This television has four HDMI inputs, one of which is compatible with HDMI 2.1 4K 120 Hz (the HDMI 4) and with the VRR (Variable Refresh Rate) which makes it possible to suppress the tearing of the image (tearing) and saccades (stuttering). The other inputs also support ALLM (Auto Low Latency Mode) which allows automatic switching to game mode and eARC (enhanced audio feedback).
The Samsung Q80A retains a very classic black chassis. This model opts for a large and imposing central foot, but airy enough to leave room under the TV.
The foot is composed of a very heavy and rather discreet central metal plate. There is 7 cm between the panel and the foot, while the latter protrudes about 10 cm in front of the television.
The screen edges are quite thin, especially for a 65-inch model, and the finishes are exemplary; a constant on the range of Qled televisions of the Korean manufacturer.
Despite the use of a Full Led backlighting system, the television displays a contained thickness of 5.4 cm. The occupation on the TV cabinet is always linked to the depth of the feet, which is limited here to 29 cm; a very good figure for a 65 inch television. The Samsung QE65Q80A television is at ease on our benchmark unit measuring 160 x 40 cm.
The back of the TV is pretty neat, with the use of a black streaked plastic that gives the TV a premium edge. The connection is placed on the left, while we find the power supply on the right. The TV can be wall mounted via a wall bracket to VESA 400 x 300 mm.
The basic cable passage consists of a plastic cover which groups all the cables at the rear of the central foot. The ridges on the back of the TV also allow you to run some cables along the chassis.
The connection consists of three HDMI 2.0a inputs compatible with HDCP 2.2 and HDR, one HDMI 2.1 input (HDMI 4), two USB ports, one optical digital audio output, one Ethernet port, one PCMCIA port (Common Interface CI +) and the sockets TNT / cable and satellite antennas. This television has a dual DVB-T / T2 / C / S / S2 tuner. It also has wifi and bluetooth to connect a speaker or wireless headphones. Please note that there is no headphone output, but the TV has the Sound Mirroring feature which allows you to use a smartphone to listen to the sound. In addition, this model does not include component / composite video input.
Developed by Samsung, the Tizen system is still as fluid as ever, but less so than when it started. Samsung engineers still seem to have worked on Tizen’s responsiveness since the release of the QN95A since the system has fewer slowdowns. Access to the various settings is quick and the various instructions are clear, as is access to the applications located in the lower banner. Tizen remains one of the most complete systems on the market, with many applications (Netflix, YouTube, myCanal, Prime Video, Rakuten, Google Play Video, SFR Sport, Molotov, etc.). On this point, the manufacturer’s televisions clearly do not have to be ashamed of Android TV models.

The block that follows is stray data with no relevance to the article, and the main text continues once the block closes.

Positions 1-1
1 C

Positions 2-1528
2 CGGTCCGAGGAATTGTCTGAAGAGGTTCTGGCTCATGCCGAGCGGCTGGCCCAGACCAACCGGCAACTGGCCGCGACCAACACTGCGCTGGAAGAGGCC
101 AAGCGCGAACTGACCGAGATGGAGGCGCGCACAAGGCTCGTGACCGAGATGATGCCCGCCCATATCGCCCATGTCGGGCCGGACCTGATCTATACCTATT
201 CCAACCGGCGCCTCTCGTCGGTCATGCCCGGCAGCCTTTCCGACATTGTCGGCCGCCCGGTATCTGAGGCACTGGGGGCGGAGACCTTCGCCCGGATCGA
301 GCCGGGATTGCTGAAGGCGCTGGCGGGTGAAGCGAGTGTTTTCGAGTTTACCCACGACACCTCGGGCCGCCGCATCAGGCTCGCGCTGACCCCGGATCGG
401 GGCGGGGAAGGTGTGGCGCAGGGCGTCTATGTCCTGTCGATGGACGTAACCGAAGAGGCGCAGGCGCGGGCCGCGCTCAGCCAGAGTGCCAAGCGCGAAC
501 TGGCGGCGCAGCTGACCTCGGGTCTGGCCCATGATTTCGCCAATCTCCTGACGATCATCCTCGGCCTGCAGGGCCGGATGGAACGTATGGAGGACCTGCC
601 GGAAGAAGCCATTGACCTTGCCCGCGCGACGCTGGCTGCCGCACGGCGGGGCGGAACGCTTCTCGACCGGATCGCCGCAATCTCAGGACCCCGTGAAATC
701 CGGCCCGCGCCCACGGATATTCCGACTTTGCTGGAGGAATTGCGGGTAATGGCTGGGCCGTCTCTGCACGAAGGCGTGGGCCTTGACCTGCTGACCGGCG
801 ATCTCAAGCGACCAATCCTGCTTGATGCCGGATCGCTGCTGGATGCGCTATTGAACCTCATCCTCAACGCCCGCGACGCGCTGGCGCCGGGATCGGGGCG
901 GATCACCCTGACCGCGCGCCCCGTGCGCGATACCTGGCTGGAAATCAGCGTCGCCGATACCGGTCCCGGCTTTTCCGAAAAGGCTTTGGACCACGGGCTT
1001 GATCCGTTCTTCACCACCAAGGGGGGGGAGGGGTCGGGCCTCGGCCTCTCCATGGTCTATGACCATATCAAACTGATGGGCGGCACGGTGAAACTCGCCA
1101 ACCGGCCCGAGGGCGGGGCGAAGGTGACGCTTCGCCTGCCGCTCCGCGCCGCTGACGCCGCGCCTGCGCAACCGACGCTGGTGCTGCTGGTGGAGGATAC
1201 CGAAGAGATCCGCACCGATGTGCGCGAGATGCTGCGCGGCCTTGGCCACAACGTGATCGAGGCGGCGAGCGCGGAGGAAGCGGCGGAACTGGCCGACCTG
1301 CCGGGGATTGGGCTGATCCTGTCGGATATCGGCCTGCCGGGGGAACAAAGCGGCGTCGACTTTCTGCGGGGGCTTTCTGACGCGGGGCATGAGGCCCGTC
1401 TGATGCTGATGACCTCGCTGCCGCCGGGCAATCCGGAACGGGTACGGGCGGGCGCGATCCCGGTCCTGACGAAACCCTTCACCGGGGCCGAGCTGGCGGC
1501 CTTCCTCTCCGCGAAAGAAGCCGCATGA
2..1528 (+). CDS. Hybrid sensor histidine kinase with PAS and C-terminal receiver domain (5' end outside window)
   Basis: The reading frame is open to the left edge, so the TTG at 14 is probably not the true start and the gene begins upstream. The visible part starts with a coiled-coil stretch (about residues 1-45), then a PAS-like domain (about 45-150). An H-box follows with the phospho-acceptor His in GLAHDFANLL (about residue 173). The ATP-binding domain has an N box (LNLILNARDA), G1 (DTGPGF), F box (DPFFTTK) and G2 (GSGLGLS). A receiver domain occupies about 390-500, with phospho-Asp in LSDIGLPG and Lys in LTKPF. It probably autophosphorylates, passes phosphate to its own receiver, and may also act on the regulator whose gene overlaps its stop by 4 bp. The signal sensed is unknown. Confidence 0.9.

This new version of Tizen starts in just 7 seconds, with a wake-up call that takes less than 2 seconds. It’s very fast. The extinction is always instantaneous.
If the minimalist One Remote is no longer in aluminum as on last year’s models, it now includes a battery and a small solar panel allowing it to be completely autonomous. It also includes buttons for direct access to Netflix, Amazon Prime Video and Samsung Plus, as well as a microphone. The keys are not backlit, but there are few and that’s not really a weak point here as the Tizen interface is optimized to work with this remote.
Interesting peak in brightness.
100 Hz panel.
HDMI 2.1 compatibility (single HDMI input)
Remote control with battery and solar panel.
Perfectable calibration in HDR and in game mode.
Blooming visible (only 48 backlight zones).
Where did the anti-glare filter on last year’s Q80R / Q85R go?
The Samsung Qled QE65Q80A is a good LCD TV, but it suffers from a few minor flaws such as a perfectible calibration in HDR, reduced viewing angles and an anti-reflective filter worthy of an entry-level TV – which is nevertheless a reference on more high-end Samsung televisions. Currently, there is still a good alternative to 65-inch Oled televisions sold more expensive. With its HDMI 2.1 4K 120 Hz compatibility, VRR and its responsive 100 Hz panel, it even turns out to be an interesting choice for players who still doubt the reliability of the Oled in the long term.
- Image quality
- Video games